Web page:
Hezbollah supporters fire weapons as they celebrate the fall of the Syrian town of Qusair to forces loyal to President Bashar Assad and Hezbollah fighters, in Bazzalieh village, Lebanon, near the Lebanese-Syrian border, Wednesday, June 5, 2013. (AP Photo/Hussein Malla)
President Obama and House Speaker John Boehner are agreed on one thing: they both want to get the United States more actively engaged in the fighting in Syria.
Obama announced last month that he hopes to ship arms to the Syrian opposition forces that are fighting to oust President Bashar al-Assad. Boehner said this week that the president’s Syrian gambit “is in our nation’s best interest.”
Boehner’s endorsement of the move came as House Intelligence Committee chairman Mike Rogers, R-Michigan, announced, “After much discussion and review, we got a consensus that we could move forward with what the administration’s plans and intentions are in Syria consistent with committee reservations.”
But, make no mistake, an “in our nation’s best interest” quote from Boehner and an Intelligence Committee “consensus” ought not be read as congressional approval for a project that threatens to involve the United States in another war in another Middle Eastern country.
That’s a point made by a key Intelligence Committee member, California Democrat Adam Schiff, who announced this week, “I do not share that consensus, however, and wish to make my dissent clear. In my view, the modest chance for success of these plans does not warrant the risk of becoming entangled in yet another civil war.”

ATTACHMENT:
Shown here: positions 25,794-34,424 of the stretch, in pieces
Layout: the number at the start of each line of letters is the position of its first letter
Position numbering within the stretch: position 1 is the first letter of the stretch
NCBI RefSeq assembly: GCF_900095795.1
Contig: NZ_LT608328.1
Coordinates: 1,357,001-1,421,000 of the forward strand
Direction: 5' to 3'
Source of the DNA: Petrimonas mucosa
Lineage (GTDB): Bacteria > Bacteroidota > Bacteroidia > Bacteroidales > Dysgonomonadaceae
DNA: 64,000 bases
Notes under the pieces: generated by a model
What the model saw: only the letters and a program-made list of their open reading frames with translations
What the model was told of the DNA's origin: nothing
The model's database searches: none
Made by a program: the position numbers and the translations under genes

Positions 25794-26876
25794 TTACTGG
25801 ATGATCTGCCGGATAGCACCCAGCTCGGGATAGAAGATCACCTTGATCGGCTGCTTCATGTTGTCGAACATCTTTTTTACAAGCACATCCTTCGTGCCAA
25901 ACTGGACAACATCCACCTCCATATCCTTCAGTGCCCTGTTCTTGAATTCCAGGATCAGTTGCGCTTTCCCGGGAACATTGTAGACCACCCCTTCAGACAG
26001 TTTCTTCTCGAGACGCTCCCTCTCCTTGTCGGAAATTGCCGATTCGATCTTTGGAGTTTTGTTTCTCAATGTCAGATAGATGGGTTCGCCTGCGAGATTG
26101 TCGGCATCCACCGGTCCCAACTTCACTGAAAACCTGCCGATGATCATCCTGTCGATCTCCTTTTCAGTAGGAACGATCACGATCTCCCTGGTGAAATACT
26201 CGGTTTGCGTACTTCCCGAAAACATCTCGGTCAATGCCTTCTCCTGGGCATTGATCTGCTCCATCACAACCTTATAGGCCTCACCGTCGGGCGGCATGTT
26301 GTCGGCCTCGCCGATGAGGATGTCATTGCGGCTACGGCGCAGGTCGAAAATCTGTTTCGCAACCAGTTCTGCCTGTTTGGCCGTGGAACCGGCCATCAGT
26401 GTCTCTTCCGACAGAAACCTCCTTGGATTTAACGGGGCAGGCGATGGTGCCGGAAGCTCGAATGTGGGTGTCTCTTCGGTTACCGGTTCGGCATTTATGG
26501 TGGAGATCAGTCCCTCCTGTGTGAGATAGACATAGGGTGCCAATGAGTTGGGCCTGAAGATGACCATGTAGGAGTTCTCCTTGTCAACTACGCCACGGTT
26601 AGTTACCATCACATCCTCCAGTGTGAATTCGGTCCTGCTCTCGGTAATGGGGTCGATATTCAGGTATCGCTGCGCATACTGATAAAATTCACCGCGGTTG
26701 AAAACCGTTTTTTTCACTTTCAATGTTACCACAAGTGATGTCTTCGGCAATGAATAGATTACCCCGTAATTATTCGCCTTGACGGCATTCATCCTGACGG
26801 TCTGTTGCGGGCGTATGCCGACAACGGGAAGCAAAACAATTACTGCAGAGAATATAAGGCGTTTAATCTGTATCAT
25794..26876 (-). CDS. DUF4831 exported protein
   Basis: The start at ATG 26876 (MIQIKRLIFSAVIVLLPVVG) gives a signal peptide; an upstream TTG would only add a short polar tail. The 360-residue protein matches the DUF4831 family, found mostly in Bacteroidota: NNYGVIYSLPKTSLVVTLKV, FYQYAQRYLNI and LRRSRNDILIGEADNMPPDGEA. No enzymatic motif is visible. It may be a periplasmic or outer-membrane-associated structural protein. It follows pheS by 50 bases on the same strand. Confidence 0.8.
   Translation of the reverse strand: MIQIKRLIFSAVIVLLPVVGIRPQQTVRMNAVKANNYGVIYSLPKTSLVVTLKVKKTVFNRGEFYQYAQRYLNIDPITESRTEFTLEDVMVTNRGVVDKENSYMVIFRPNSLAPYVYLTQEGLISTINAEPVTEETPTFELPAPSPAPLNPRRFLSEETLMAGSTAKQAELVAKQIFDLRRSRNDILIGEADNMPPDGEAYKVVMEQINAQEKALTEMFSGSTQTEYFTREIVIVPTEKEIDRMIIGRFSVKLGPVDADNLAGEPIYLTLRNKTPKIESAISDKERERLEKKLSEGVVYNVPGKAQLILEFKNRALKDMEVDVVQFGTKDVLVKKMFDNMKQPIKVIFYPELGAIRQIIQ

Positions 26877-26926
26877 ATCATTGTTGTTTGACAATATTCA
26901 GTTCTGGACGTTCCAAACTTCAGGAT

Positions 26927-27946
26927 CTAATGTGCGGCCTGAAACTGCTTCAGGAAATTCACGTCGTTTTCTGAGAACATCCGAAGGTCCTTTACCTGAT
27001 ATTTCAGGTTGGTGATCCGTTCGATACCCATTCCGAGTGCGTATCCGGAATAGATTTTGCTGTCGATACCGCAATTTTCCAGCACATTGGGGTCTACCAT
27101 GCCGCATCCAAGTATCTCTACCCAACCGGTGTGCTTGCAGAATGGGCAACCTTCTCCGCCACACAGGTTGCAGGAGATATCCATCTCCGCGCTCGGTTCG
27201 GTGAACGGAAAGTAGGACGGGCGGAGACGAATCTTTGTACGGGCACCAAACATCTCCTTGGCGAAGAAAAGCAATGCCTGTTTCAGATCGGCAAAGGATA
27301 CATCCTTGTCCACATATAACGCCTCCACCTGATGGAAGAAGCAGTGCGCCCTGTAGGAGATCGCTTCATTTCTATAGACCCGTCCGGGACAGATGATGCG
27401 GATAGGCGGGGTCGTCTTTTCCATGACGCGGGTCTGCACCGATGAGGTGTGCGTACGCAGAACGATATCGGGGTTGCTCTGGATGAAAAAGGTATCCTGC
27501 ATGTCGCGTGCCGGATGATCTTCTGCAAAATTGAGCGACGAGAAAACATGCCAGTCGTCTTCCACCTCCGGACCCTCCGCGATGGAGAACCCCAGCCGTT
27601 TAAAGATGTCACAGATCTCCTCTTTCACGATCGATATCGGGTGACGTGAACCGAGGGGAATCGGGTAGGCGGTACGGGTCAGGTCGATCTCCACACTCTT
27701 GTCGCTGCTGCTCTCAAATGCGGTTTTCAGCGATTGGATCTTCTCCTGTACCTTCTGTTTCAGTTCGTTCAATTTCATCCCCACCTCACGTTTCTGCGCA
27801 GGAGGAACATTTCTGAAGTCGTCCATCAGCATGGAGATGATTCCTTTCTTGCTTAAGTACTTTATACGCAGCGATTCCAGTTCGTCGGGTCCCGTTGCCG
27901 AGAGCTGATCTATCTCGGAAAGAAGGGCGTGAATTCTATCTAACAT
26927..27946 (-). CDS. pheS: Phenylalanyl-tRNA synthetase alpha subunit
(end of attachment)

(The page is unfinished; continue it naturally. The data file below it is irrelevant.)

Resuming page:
Schiff’s concerns are well-founded. And he is not alone. Polling shows that only 11 percent of Americans favor US moves to aid the rebels. And there are many in Congress—Republicans and Democrats, Obama critics and frequent Obama allies—who express profound reservations about the course chosen by the administration.
That ought to create a checking-and-balancing moment. After all, the Constitution clearly affords Congress the power to declare wars—and to define the scope and character of military interventions.
But, as Vermont Congressman Peter Welch asked this week, “Does Congress play a role?”
The answer, because of manipulations of the process by Boehner and his allies is basically “No.”
Congressman Welch, a Democrat who recently visited the Syrian border region, has emerged as an outspoken critic of moves to involve the United States in the conflict. Welch warns that “this is a significant military action. We are taking sides in a civil war.” It is this concern that led Welch and a number of Republican representatives to try and force Congress to engage in a serious debate about whether to get entangled in the Syria fight. Unfortunately, Boehner has manipulated the rules to aid Obama’s quest.